Using a vector of strings, the sequence of strings you expect to see is something like

( // optional, might not be there 1 // any double + // only supporting addition 1 // any double ) // optional, but must be there if opening bracket was

Ignoring brackets for now, sequence we will see will be 1 + 1

So to start out, expect to see an number, so need to convert that string to a float.

#include <sstream> //in some function double value; istringstream iss(strNum); iss >> value; // now value has the double value or 0.0

Put this value into an Expression * pLeft (or your equivalent class) the one you would use if the only input were 1

now read the next item from the vector - it should be an operator, so make the appropriate Addition subclass, and set it as the operator for a new Expression * pTemp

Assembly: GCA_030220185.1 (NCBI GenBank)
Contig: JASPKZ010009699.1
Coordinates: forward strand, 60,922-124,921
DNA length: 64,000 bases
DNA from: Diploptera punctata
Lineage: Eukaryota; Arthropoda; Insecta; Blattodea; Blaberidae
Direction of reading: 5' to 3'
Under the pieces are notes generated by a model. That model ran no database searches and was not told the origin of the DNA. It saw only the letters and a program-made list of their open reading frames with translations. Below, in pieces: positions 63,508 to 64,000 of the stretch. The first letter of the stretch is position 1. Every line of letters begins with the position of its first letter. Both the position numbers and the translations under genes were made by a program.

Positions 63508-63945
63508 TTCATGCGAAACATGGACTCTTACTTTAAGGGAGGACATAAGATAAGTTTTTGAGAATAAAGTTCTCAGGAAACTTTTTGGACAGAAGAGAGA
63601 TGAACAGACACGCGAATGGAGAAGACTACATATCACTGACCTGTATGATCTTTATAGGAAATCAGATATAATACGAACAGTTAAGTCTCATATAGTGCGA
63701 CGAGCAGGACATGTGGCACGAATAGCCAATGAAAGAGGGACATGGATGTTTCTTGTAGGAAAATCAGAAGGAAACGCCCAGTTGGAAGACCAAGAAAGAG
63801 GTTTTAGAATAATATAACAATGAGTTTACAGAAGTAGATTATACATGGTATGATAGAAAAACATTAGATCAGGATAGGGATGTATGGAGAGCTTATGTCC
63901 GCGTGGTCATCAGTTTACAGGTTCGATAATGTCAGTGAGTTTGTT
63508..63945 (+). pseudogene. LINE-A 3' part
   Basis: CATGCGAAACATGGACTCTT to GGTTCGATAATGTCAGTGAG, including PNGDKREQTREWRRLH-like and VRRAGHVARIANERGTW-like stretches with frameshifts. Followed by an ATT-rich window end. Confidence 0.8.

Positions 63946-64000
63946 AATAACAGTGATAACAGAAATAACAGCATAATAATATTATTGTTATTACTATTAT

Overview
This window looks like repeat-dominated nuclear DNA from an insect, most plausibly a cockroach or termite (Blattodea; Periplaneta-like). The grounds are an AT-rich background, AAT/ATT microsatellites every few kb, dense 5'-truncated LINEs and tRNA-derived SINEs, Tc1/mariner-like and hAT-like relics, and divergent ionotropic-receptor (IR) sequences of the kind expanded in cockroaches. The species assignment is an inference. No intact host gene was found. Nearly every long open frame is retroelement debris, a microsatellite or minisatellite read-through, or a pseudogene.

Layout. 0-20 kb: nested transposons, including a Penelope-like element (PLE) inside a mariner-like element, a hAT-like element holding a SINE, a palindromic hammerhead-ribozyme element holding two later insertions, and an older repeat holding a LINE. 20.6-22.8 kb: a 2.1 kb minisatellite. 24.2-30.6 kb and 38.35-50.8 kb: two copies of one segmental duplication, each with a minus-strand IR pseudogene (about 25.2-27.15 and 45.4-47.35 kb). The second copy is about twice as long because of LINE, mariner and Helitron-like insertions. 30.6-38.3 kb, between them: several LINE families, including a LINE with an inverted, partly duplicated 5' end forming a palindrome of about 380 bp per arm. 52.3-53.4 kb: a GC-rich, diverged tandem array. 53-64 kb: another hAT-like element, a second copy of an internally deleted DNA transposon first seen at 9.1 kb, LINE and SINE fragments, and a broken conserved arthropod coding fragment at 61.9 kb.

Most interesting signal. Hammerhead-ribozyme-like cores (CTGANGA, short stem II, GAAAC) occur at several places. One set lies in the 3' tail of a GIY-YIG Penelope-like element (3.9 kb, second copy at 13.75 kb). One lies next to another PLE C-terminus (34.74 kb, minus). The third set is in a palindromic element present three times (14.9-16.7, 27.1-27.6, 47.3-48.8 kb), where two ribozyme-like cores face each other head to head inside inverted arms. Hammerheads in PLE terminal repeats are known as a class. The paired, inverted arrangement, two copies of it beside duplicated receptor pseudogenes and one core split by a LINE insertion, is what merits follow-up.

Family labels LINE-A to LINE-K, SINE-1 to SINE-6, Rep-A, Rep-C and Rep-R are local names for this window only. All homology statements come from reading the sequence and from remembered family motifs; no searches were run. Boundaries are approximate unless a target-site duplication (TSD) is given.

The first number you read now in pLeft can now be set as the LHS of pTemp

The next thing you read will be a number (since we are ignoring brackets for now), so convert this string to a number and set it as the RHS of pTemp. So now pTemp has a LHS, Addition and RHS - a complete expression, made up of three expressions, two that are just numbers, one that is addition with a LHS and RHS.

To make it possible to loop around for the rest of the vector (1 + 2 + 3…), all you need to do now is set pLeft = pTemp, and then you are back to expecting an operator from the vector, or the end of the vector.

At the end of the vector, pLeft contains the full expression that you are interested in.

© 2016 Pete McBreen it is well known that a vital ingredient of success is not knowing that what you’re attempting can’t be done.

— Terry Pratchett (Equal Rites)